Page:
How Shaggy influenced Star Wars: The Force Awakens

How Shaggy influenced Star Wars: The Force Awakens

Despite taking place in a galaxy far, far away, Star Wars has always taken inspiration from our history, folklore, religions and, uh, ‘90s reggae fusion singers.

Of all the aliens that populated Maz Kanata’s castle in The Force Awakens, some of my favourites were the musicians.

While the Cantina Band (aka Figrin D'an and the Modal Nodes) in A New Hope played an upbeat brand of jazz – known in-universe, rather unfortunately, as ‘jizz’ – the musicians in Maz’s castle, known as Shag Kava, played a funky, reggae-fuelled number, Jabba Flow.

In the original trilogy, the ‘pop’ music played in the cantina and Jabba’s palace was composed by John Williams. But for The Force Awakens, Williams advised JJ Abrams to find someone else to write the song that would be played at Maz’s castle.

That’s when Abrams happened to meet actor, composer, rapper, writer and Star Wars fan Lin-Manuel Miranda.

Miranda is, of course, the man responsible for Broadway smash Hamilton, one of the few cultural events of the last few years that could stand toe-to-toe with The Force Awakens.

Miranda’s hip hop-infused history lesson about Founding Father Alexander Hamilton won the polymath a Pulitzer Prize, a Grammy, multiple Tony Awards – and the chance to leave his mark on Star Wars.

When Abrams went to see Hamilton with his son, he met Miranda. That, Abrams told Jimmy Fallon last year, is when Jabba Flow was born.

"At intermission, Lin Manuel-Miranda – who wrote it and conceived in it and normally stars in it; he wasn’t in it that night – comes up to me and says hello," Abrams remembered.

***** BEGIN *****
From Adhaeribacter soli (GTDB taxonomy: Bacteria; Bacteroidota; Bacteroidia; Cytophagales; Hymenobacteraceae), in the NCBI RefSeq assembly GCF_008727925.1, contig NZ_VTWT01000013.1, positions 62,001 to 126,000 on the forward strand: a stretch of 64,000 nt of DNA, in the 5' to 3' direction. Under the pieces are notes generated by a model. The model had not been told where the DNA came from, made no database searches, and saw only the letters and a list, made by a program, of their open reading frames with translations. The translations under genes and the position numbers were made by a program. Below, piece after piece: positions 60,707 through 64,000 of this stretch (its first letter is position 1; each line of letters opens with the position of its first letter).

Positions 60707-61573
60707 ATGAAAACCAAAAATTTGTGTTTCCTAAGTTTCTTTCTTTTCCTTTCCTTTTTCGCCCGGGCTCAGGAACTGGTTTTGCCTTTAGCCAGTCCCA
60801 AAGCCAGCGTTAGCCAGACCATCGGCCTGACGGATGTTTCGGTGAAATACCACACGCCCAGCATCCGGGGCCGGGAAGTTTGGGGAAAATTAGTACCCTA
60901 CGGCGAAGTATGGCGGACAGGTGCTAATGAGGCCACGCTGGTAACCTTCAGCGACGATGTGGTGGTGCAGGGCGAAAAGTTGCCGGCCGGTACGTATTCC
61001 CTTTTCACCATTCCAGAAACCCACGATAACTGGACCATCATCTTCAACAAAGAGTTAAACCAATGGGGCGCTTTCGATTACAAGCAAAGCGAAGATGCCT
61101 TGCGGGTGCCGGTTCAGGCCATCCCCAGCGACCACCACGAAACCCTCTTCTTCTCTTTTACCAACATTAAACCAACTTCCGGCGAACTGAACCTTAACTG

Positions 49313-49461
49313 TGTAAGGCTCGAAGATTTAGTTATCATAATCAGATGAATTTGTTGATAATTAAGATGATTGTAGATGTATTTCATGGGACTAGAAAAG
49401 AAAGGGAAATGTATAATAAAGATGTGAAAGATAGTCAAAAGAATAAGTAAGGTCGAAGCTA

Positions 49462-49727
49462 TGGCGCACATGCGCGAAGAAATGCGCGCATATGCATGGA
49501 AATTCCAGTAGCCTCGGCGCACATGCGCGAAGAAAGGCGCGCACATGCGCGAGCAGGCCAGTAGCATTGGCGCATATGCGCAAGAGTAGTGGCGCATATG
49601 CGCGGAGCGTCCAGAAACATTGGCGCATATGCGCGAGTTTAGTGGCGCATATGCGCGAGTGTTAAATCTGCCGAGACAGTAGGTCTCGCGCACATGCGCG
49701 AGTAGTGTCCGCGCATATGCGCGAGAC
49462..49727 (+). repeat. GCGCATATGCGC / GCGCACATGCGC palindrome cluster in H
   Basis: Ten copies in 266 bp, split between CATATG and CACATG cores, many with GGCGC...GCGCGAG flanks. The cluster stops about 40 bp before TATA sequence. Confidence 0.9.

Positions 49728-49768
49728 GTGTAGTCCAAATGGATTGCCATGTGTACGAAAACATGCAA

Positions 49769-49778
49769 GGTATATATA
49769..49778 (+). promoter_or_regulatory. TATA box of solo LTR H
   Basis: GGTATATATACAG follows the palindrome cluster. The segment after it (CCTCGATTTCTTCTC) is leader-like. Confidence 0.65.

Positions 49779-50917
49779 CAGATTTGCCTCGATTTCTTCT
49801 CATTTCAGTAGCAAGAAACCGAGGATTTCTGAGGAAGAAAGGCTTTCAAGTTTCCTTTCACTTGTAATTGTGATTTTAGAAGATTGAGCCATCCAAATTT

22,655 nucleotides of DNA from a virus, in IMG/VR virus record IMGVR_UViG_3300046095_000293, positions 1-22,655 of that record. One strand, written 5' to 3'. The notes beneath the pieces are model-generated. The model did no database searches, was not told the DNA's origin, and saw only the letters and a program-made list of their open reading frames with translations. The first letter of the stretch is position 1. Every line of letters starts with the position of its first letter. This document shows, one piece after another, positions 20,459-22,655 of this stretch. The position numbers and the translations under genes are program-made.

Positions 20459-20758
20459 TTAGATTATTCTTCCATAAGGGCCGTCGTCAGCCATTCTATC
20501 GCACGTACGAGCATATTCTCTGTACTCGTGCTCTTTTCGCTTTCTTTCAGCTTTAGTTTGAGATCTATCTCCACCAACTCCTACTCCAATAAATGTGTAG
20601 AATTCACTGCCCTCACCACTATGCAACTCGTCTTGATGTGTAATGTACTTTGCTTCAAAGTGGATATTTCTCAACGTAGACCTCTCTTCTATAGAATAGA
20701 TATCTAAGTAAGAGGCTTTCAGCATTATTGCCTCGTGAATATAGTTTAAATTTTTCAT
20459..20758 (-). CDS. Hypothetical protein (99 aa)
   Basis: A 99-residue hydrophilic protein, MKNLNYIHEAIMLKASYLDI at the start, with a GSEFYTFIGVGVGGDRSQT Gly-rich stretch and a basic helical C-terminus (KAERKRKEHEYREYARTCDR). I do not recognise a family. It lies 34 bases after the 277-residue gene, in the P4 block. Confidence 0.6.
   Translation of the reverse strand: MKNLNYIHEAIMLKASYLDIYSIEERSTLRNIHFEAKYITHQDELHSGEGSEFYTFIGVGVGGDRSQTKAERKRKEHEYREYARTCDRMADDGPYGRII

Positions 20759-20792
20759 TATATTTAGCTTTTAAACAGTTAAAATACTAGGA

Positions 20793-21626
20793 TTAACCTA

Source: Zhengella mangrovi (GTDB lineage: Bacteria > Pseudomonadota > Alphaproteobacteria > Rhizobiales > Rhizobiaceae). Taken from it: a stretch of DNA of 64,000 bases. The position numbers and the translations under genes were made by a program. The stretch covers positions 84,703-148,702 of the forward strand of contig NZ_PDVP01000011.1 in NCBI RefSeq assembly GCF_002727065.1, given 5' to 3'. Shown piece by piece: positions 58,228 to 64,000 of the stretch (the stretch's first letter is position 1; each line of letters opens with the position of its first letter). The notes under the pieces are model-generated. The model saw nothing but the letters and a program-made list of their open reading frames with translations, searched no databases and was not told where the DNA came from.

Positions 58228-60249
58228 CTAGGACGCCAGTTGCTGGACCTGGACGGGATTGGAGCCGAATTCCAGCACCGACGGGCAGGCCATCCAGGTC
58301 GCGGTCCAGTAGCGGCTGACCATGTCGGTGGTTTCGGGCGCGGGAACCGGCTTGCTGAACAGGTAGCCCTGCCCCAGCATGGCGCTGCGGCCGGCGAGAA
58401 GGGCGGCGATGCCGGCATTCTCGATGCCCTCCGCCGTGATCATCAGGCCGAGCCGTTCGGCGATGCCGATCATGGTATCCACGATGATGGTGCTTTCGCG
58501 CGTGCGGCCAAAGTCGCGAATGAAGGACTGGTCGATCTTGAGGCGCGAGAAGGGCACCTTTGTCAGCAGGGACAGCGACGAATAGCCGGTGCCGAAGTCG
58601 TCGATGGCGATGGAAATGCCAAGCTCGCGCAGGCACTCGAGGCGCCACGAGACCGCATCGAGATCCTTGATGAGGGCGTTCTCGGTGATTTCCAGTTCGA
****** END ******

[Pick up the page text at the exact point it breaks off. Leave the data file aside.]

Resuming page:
"My mind is blown, because he’s so brilliant, and he says, ‘Hey, if you need music for the cantina, I’ll write it’. And he walks off. And I’m like, ‘Does he know?’

"Basically, we have a scene that’s sort of our version of the cantina scene, and John Williams, the master composer, said, ‘JJ, baby, I’d rather not write the music for that scene, I’d rather write the score’. 

"So I end up emailing Lin Miranda and I say, ‘I know you were kidding, but if you actually want to write this music, I’m actually working on something. He’s like, ‘I’ll drop everything’.”

The two exchanged music files (Abrams is a capable musician himself), and ended up co-writing the song together.

According to a lyrics sheet given out at Star Wars Celebration this year, the words are as follows.

(Oh Jabba)
(Oh Jabba)
Nobata tu tu muuni muuni               
Nobata tu tu muuni muuni
(Oh Jabba)
Nobata tu tu muuni muuni
Nobata tu tu muuni muuni
Bu du neeg
(Pato kateeg ateh)
A'chika bu du neeg
(Bota teeg)
(Oh Jabba)
Bu du neeg
(Pato kateeg ateh)
A'chika bu du neeg
(A'bo da teeg)
(Oh Jabba)
Tay'la dee la'seena

So, what do those lyrics actually mean?

On May 4, the same day the song was finally released for sale, Miranda and Abrams decided to give fans that were waiting outside the Richard Rodgers Theatre hoping to score tickets to Hamilton a special Star Wars Day treat.

They performed the song together live, and Miranda revealed what the lyrics actually mean.

“It’s actually in Huttese, Jabba the Hutt’s language,” he explained. “I went to a website that had all of the Huttese glossary of terms, and it translates as, ‘No, lover, lover, it wasn’t me’.

“It’s literally a Shaggy intergalactic remix!”

Here’s their performance…

And here’s Shaggy’s classic jam from the year 2000, It Wasn’t Me (featuring, of course, Rikrok).

And, just because, here’s Lin-Manuel Miranda performing Yoda with Weird Al Yankovic in September.

Shaggy hasn’t come calling for his cut of the Jabba Flow millions yet – but it might not hurt Disney to have a few of their top legal eagles at the ready, just in case. 

That time Richard Pryor ran the Star Wars Bar

That time Richard Pryor ran the Star Wars Bar

The Rockwell Files: What Norman Rockwell means to George Lucas and Steven Spielberg

The Rockwell Files: What Norman Rockwell means to George Lucas and Steven Spielberg